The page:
Theory of Attachment to the Motherland
On October 9 Svetlana Komissarouk (PhD, postdoc, teacher, department of psychology, Columbia University, USA) took part in the "Culture matters" research seminar with the report "Theory of Attachment to the Motherland".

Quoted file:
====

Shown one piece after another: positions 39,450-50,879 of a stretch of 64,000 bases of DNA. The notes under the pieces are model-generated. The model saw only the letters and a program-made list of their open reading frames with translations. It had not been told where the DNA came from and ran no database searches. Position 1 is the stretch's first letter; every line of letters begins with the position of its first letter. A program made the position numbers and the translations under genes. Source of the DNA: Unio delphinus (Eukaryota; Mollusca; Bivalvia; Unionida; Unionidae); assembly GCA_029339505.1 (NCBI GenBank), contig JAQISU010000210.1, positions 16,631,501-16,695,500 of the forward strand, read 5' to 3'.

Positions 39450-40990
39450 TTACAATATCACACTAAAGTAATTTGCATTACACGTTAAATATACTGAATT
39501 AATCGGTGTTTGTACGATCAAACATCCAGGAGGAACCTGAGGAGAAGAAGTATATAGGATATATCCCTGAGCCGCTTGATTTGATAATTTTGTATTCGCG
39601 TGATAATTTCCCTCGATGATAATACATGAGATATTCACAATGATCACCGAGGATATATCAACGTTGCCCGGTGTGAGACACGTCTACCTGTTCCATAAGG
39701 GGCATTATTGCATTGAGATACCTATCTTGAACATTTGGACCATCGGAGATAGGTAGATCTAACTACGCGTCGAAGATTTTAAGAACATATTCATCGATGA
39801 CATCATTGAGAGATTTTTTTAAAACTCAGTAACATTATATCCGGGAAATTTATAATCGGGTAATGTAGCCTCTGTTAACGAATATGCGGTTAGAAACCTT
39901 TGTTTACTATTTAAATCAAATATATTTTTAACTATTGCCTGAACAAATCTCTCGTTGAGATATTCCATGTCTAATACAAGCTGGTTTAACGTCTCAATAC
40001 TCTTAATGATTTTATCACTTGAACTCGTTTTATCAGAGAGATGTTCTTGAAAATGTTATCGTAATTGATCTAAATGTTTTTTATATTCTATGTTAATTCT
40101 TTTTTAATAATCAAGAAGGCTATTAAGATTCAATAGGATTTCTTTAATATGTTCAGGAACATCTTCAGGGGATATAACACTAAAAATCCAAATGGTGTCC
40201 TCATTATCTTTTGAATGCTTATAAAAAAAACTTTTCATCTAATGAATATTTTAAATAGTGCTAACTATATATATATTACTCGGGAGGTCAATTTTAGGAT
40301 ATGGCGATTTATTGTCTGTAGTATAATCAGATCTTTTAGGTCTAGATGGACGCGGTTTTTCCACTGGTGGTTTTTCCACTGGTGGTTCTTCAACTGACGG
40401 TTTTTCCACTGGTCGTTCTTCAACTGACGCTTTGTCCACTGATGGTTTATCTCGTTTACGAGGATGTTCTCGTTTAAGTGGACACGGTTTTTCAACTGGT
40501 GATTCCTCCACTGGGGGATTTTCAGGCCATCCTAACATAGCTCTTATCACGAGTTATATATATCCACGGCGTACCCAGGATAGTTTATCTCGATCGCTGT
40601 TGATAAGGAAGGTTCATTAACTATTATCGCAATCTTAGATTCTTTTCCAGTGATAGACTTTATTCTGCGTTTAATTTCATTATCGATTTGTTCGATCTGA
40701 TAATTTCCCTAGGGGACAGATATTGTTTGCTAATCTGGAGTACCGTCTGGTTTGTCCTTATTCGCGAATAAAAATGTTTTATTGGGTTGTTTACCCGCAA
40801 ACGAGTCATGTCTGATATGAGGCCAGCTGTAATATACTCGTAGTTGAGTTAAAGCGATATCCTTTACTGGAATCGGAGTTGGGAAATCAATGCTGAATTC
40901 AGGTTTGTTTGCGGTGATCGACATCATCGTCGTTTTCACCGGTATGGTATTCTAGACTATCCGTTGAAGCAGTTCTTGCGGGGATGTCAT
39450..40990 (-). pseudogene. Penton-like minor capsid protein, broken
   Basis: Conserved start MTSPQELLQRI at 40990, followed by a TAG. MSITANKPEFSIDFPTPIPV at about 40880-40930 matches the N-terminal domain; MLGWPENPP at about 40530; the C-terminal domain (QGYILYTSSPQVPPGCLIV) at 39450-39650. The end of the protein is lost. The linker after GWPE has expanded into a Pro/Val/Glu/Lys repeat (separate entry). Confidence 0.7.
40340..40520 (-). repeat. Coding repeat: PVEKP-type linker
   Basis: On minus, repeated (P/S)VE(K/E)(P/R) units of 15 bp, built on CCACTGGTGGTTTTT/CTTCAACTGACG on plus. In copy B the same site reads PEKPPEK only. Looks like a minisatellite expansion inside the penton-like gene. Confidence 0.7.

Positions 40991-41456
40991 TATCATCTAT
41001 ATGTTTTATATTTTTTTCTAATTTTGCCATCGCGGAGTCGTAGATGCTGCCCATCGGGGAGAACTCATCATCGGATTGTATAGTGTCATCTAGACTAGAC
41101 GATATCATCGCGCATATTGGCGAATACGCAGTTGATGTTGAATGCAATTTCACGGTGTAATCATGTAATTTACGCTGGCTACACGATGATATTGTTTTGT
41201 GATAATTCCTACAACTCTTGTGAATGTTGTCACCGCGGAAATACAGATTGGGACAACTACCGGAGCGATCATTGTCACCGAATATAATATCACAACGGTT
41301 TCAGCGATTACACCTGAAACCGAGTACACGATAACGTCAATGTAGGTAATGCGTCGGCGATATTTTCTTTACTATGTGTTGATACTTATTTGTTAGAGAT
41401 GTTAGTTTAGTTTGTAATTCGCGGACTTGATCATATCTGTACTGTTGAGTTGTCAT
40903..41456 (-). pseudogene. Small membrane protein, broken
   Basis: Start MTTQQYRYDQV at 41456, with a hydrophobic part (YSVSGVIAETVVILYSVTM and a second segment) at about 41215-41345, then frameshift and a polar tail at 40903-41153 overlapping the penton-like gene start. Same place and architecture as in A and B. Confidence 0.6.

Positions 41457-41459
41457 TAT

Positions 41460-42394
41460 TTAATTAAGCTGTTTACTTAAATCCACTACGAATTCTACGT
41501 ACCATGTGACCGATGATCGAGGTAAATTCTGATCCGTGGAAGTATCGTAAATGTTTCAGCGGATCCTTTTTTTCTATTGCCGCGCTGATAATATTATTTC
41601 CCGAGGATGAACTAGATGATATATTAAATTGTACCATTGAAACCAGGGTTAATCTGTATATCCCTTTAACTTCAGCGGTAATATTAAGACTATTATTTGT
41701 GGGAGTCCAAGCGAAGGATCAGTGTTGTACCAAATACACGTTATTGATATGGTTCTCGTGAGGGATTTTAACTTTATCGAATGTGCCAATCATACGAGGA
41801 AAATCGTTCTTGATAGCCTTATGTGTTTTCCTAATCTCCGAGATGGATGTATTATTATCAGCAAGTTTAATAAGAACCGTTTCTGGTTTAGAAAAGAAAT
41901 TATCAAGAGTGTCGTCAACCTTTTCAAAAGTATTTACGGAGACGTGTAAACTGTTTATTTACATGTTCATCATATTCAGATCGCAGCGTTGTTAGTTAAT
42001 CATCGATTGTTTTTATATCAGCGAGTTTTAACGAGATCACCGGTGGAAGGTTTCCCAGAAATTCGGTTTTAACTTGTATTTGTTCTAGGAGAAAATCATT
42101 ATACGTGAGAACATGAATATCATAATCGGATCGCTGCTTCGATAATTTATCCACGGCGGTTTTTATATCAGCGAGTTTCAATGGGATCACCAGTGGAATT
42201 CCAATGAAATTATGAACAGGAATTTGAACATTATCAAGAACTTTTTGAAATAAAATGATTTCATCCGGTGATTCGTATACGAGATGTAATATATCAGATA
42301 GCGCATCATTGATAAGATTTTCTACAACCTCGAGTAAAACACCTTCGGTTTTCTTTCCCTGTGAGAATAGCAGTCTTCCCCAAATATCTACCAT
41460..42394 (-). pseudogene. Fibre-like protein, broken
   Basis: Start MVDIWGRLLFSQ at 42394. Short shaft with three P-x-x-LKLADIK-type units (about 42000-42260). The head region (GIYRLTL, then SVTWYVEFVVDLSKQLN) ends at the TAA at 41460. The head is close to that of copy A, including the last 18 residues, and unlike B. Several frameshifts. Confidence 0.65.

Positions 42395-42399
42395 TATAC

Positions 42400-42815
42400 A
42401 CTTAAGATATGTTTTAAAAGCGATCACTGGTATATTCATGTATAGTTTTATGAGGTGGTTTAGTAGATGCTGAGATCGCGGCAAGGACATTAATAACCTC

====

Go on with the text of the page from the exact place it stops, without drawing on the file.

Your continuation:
Since the construction of the Tower of Babel, human well-being has depended on trust in others and the ability to live in harmony with other cultures. Despite constant intercultural communication in the age of globalization, not all contacts lead to the desired results, and there are still many conflicts and misunderstandings in the world. A new theory of attachment to the motherland is proposed, which explains the difference in confidence in strangers in different situations. Similar to the classic idea of Bowlby and Ainsworth that healthy attachment to significant adults gives children the necessary sense of stability and security. It is assumed that the type of attachment to the Homeland affects the willingness to take risks and to form new relationships of trust with strangers at home and abroad. The study was conducted on five cultural samples (USA, South Korea, Israel, Ukraine and Russia) based on the “Unfamiliar situation” protocol confirm the idea that different attachment styles predict the quality of relations with strangers in the modern global community in different ways. The report discusses the psychometric characteristics of the new Scale of Attachment to the Motherland and the prospects for applying the new theory to other issues of social and cultural psychology.